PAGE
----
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This exploratory opinion was requested by the European Parliament to feed into a mission to Tallinn, Estonia, on "Digitalisation and the women's role", organised by the EP's Committee on Women's Rights and Gender Equality (FEMM) on 19-21 September 2018. The opinion looks into the digital gender gap in education system and the labour market. It analyses the reasons behind this phenomenon it and makes proposals on how to increase the participation of girls in STEM and ICT studies and boost the presence of women in the digital sector. It also looks into the pros and cons of digitalisation and its impact on women's life-work balance.
The Committee considers that the Commission's proposal for setting up a European Labour Authority (ELA) is, if adequately implemented, an important step in the right direction towards improving cross-border mobility, enforcing European and national legislation, fostering cooperation between national labour market authorities and improving access to adequate and up-to-date information, tackling illegal activities and strengthening the internal market, provided that the ELA respects national and European competences and the Member States demonstrate their support and cooperation.
The EESC supports the proposal for a Council Recommendation on access to social protection for workers and the self-employed. A proper coverage of workers in non-standard forms of work and the self-employed would be in line with the principles of the European Pillar of Social Rights. Access to social protection systems is key for fairer societies. The main outcomes would be: increasing the mutualisation of risk, income security, labour market dynamism, higher productivity, better allocation of resources, and reducing insecurity and poverty for individuals.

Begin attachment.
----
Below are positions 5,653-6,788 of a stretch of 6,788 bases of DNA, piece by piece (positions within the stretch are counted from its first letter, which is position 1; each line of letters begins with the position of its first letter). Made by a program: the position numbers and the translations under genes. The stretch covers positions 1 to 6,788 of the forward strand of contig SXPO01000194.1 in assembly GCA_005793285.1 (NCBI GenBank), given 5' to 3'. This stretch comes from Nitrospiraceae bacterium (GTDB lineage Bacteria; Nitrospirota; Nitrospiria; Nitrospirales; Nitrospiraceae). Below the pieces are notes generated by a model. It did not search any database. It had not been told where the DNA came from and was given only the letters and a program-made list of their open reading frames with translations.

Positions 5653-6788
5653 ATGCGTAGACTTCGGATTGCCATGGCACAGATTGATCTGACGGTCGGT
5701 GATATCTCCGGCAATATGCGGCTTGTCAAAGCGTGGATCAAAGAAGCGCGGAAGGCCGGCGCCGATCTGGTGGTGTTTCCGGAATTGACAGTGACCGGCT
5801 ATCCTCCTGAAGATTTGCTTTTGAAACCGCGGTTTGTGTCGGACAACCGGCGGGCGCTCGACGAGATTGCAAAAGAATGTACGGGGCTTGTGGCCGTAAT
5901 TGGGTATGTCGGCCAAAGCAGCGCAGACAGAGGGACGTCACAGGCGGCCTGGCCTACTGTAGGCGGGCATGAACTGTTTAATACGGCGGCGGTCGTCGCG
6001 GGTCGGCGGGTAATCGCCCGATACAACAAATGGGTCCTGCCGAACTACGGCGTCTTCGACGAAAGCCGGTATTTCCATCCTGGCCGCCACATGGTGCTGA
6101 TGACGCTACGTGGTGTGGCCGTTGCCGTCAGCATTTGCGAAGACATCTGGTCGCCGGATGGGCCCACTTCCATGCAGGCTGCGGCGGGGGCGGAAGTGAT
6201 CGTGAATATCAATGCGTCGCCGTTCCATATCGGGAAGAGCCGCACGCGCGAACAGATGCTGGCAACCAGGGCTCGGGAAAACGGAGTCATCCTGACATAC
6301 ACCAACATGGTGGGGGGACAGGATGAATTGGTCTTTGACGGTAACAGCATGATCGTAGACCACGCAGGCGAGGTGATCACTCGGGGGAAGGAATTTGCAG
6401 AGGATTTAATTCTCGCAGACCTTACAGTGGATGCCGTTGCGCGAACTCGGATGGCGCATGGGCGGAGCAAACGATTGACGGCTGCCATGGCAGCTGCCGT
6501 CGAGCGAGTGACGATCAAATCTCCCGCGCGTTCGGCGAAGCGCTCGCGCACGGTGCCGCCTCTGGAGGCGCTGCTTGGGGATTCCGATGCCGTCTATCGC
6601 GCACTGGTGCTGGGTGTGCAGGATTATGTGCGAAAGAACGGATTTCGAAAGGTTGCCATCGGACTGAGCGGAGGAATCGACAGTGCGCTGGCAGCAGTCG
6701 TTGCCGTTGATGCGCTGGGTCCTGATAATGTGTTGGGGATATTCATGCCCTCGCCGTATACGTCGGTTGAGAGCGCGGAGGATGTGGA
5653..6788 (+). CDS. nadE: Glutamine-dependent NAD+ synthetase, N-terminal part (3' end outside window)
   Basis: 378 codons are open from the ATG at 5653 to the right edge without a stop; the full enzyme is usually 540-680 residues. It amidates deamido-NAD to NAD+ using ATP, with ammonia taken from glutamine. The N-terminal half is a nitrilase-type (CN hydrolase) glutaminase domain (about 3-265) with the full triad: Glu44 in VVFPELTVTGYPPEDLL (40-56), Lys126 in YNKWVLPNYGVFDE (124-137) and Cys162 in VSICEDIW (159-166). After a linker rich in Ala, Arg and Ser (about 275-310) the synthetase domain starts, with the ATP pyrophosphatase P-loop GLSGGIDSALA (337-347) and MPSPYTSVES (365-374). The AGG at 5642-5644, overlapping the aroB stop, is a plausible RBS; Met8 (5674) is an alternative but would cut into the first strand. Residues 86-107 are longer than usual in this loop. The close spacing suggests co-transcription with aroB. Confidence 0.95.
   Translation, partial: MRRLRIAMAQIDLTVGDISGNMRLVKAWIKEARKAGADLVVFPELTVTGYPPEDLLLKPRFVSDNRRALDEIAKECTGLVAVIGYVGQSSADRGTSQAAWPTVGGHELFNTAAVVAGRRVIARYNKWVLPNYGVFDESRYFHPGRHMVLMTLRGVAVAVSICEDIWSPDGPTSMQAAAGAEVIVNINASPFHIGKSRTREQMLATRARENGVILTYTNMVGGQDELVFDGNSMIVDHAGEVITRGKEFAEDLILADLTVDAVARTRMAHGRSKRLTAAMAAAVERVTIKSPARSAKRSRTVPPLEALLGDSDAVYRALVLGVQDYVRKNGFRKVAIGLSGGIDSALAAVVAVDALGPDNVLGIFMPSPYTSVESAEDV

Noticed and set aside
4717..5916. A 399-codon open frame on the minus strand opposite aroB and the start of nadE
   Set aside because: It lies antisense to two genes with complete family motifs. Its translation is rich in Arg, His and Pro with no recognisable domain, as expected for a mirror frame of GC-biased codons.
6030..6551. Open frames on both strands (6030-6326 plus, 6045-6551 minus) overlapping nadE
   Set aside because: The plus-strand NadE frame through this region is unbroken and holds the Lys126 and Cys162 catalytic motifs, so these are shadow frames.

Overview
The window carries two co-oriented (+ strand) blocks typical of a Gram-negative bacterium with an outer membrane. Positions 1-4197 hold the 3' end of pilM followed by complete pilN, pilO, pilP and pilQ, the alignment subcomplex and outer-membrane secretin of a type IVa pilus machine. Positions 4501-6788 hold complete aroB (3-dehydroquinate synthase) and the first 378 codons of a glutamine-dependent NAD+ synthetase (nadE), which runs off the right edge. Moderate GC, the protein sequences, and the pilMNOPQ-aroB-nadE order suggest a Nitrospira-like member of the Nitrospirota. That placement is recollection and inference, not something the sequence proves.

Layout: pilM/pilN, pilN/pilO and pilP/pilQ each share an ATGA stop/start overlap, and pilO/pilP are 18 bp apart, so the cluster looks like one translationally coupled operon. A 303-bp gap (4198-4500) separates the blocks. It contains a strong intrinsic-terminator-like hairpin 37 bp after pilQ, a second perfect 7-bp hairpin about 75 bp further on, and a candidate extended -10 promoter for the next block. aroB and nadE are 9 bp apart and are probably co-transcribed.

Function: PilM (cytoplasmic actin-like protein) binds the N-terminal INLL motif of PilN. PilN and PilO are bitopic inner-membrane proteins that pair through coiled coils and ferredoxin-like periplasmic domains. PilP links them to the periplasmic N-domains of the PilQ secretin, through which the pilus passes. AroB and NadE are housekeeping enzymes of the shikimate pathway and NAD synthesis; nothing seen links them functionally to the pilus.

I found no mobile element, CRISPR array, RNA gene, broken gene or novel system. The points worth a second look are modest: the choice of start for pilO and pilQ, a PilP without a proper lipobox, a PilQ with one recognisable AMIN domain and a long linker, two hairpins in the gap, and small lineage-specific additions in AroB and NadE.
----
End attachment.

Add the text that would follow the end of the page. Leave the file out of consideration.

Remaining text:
With this opinion the EESC welcomes the Commission's approach to leave SPC protection intact as regards placing products on the EU market, as well as the market exclusivity of EU SPC holders in the Member States during the full period of SPC protection. Furthermore the EESC deems it to be most important that, on those non-EU markets where protection does not exist or has expired, there be fair competition for EU-based manufacturers who bring generics and biosimilars to these markets. The EESC also supports the Commission's stance on SMEs, since they play an important role in manufacturing generics and developing biosimilars.
The EESC believes that the current proposal, although a step in the right direction, is not enough to tackle the existing barriers on the SME Growth Markets.
It stands by its previous opinions that the low level of communication and bureaucratic approaches are significant barriers and much more effort must be put into overcoming these obstacles.
Communication from Brussels should always target the bottom of the chain – the SMEs themselves. The EESC also advises the European Commission to look into the possibility of attracting institutional investors, such as private pension funds, to invest in these SME Growth Markets.
The EESC agrees with the European Commission about the need to modernise and simplify EU consumer policy and considers that the new legislative package contributes to bridging the gap created by the exponential growth of e-commerce, undermining consumer confidence and causing distortions to the single market.